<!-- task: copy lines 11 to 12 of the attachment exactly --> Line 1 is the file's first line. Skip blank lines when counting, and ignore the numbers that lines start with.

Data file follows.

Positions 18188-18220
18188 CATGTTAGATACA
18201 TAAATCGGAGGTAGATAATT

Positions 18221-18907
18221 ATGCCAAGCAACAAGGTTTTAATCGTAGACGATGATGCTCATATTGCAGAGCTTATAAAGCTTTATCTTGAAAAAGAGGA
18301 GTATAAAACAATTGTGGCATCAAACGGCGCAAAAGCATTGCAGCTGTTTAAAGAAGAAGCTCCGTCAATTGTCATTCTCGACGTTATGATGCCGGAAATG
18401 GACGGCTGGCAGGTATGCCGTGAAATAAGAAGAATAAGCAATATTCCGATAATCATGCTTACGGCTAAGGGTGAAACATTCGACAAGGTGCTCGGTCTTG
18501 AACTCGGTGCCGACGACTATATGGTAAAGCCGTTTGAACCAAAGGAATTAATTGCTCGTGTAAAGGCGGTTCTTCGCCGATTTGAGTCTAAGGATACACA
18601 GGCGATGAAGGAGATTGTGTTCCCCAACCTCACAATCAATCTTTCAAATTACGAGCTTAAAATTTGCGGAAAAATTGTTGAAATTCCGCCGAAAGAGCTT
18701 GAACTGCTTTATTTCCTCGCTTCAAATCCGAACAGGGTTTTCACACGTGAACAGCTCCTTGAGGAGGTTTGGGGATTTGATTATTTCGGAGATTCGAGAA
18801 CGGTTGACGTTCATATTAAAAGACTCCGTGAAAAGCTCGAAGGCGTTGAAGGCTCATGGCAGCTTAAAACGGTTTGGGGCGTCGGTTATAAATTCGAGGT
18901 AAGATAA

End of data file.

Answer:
18801 CGGTTGACGTTCATATTAAAAGACTCCGTGAAAAGCTCGAAGGCGTTGAAGGCTCATGGCAGCTTAAAACGGTTTGGGGCGTCGGTTATAAATTCGAGGT
18901 AAGATAA